In case you’re new to Locked On Dolphins, this is how we covered the Senior Bowl last January.

Since everything we do is Dolphins specific, we’re looking at scheme fits. We’ll track which players the Dolphins meet with, and who impresses the most at the biggest positions of need.

In addition to projecting best possible scheme fits, we’ll factor in draft value when selecting the best possible player from each group for your Miami Dolphins. For instance, neither Justin Herbert or Jordan Love will be the top QB selected simply because of their high-end first-round draft status. If Miami selects Tua Tagovailoa with the fifth pick, Herbet and Love are off the board entirely.

It’s one of my personal favorite weeks of the year, so let’s get into part-two, the defense.

Offensive Preview

Senior Bowl Defense

The defensive side of the ball is loaded this week in Mobile. Gap-control rushers, interior pocket collapsers, on-and-off-ball linebackers and a secondary chock full of ball hawks, there are multiple future Dolphins in this group.

By now, we know that Miami are one of three teams in the league — four now with Joe Judge at the top of a program — that shops from an exclusive store. Bigger, stronger edge players that make up for a lack of athleticism with brute power and gap integrity. Versatile defensive backs that must excel in man coverage. Linebackers that can rush the quarterback from a variety of positions. These are the core tenants of the Patriots, Lions, and Dolphins defense, and perhaps the Giants under new management with Patrick Graham.

It’ll be impossible to highlight just a couple of players, so unlike the offensive side, we’ll discuss multiple players at each spot. As always, we’ll have even more detail on the Locked On Dolphins Podcast.

Defensive Line

Bradlee Anae (UTAH), Darrion Daniels (NEB), Marlon Davidson (AUB), Raekwon Davis (ALA), Leki Fotu (UTAH), Neville Gallimore (OK), Trevis Gipson (TULS), Jonathan Greenard (FLA), Davon Hamilton (OSU), Trevon Hill (MIA), Benito Jones (MISS), Javon Kinlaw (SC), Larrell Murchison (NCST), Alton Robinson (SYR), Jason Strowbridge (UNC), Kenny Willekes (MSU), Robert Windsor (PSU), Jabari Zuniga (FLA)

Best Fins Fit — Bradlee Anae, Utah

Anae is a 6-foot-3, 260-plus-pound edge that Miami will covet in this year’s draft. He’s a refined rusher with multiple moves in the arsenal, and the ability to angle inside as a rusher to expand the stunt game on the defensive line.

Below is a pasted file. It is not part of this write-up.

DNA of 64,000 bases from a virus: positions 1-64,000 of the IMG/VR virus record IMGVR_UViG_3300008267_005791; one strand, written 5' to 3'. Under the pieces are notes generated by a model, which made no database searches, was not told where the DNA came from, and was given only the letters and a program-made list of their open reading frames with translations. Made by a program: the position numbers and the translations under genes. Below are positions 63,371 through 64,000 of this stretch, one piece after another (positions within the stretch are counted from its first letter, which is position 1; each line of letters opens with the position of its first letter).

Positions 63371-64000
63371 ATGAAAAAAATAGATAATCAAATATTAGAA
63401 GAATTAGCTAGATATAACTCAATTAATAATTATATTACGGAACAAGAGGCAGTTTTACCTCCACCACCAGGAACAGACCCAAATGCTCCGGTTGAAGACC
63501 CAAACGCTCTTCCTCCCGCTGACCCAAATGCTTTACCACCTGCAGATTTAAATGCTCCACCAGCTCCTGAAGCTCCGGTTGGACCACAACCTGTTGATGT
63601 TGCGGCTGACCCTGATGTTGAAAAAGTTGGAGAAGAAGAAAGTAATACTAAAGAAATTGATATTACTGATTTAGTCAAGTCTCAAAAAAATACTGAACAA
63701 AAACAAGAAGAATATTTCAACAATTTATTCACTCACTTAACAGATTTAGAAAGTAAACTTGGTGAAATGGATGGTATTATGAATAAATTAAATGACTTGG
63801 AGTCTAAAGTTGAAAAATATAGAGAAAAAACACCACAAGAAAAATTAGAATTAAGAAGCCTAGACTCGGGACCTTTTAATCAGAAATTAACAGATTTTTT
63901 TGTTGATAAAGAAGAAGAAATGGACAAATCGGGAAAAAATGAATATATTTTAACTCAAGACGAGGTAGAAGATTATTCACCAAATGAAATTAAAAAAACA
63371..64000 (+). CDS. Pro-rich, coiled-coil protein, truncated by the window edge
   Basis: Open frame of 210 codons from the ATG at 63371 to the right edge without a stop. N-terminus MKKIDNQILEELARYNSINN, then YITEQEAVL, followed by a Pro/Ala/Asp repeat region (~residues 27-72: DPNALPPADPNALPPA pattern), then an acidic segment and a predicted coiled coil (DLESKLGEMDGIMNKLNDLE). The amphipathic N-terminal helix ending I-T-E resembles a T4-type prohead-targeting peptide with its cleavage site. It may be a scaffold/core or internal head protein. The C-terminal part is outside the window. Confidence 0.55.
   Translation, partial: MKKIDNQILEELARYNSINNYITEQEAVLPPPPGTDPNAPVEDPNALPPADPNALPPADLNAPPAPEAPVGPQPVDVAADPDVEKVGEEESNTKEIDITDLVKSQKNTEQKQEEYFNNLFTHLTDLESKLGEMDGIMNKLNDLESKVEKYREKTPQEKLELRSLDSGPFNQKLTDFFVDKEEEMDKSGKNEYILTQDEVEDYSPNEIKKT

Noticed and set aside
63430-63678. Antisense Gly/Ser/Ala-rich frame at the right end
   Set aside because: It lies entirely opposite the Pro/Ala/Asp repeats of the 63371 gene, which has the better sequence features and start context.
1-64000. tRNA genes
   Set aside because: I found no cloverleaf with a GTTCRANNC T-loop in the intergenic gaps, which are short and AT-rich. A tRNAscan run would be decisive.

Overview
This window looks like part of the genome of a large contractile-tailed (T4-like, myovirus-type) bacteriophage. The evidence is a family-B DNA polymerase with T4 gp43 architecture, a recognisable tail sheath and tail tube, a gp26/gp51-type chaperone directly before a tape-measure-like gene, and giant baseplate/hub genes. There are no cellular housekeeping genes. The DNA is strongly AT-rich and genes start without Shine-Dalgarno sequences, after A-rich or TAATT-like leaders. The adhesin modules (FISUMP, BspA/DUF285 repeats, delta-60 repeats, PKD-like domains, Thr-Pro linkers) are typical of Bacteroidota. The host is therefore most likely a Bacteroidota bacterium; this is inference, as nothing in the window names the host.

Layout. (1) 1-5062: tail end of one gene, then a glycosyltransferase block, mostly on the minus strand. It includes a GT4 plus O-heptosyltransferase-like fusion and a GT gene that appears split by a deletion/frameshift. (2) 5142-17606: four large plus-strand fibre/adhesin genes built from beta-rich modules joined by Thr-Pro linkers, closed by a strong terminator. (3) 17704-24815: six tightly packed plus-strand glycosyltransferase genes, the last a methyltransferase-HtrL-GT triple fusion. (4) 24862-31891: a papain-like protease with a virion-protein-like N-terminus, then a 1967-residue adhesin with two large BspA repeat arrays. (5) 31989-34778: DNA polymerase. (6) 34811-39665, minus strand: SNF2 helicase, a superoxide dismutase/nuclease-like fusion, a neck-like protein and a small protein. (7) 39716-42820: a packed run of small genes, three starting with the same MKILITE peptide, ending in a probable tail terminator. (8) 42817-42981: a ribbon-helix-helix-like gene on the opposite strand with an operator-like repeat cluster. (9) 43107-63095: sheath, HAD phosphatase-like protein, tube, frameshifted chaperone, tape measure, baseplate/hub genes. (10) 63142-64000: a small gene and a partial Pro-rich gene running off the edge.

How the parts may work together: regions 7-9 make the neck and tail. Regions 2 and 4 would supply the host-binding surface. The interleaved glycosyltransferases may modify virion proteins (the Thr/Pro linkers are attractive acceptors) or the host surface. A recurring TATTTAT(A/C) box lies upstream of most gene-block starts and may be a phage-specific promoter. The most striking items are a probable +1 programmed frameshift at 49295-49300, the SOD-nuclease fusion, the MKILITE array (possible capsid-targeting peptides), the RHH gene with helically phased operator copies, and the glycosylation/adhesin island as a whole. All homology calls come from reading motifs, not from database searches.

He’s not the most athletic rusher, but that’s not part of the prerequisites of playing edge in this scheme. New England never valued athleticism at end, and I don’t suspect Brian Flores will either. Dig-out or kick-out blocks are often a futile effort against Anae because of his long arms and ability to disengage quickly.

Projected Required Investment — Mid-Round Pick, Rounds 3-4

Where He Fits on the Roster — Starting Base 5-Tech, Kick Inside in Nickle Rush Packages

Hardly a far cry from former Patriot, current Lion, and once a Near-Dolphin Trey Flowers, Anae is a power run defender that can redirect as a pass rusher on his way to stopping the ground game.

The moment the card is turned in, Anae becomes the best base defensive end on the team. While that’s an indictment of Miami’s roster, it’s also a testament to Anae’s skill set. He provides the versatility to kick inside on long yardage situations.

Area of Intrigue This Week — Pit Drill

This will be an area to either showcase Anae’s impressive heavy hands, or an opportunity to expose his limited athleticism. Again, the Dolphins don’t care much about the latter, and typically it’s the players with better moves in their arsenal that win in this drill.

Keep an Eye On — Jason Strowbridge, North Carolina

Something of a tweener for the rest of the league, Strowbridge fits right in at home in Miami. He entered college as a 245-pound end, and now he’s nearing three bills on the scale. Accordingly, Strowbridge has some explosion and wiggle that is unique to a player of his size.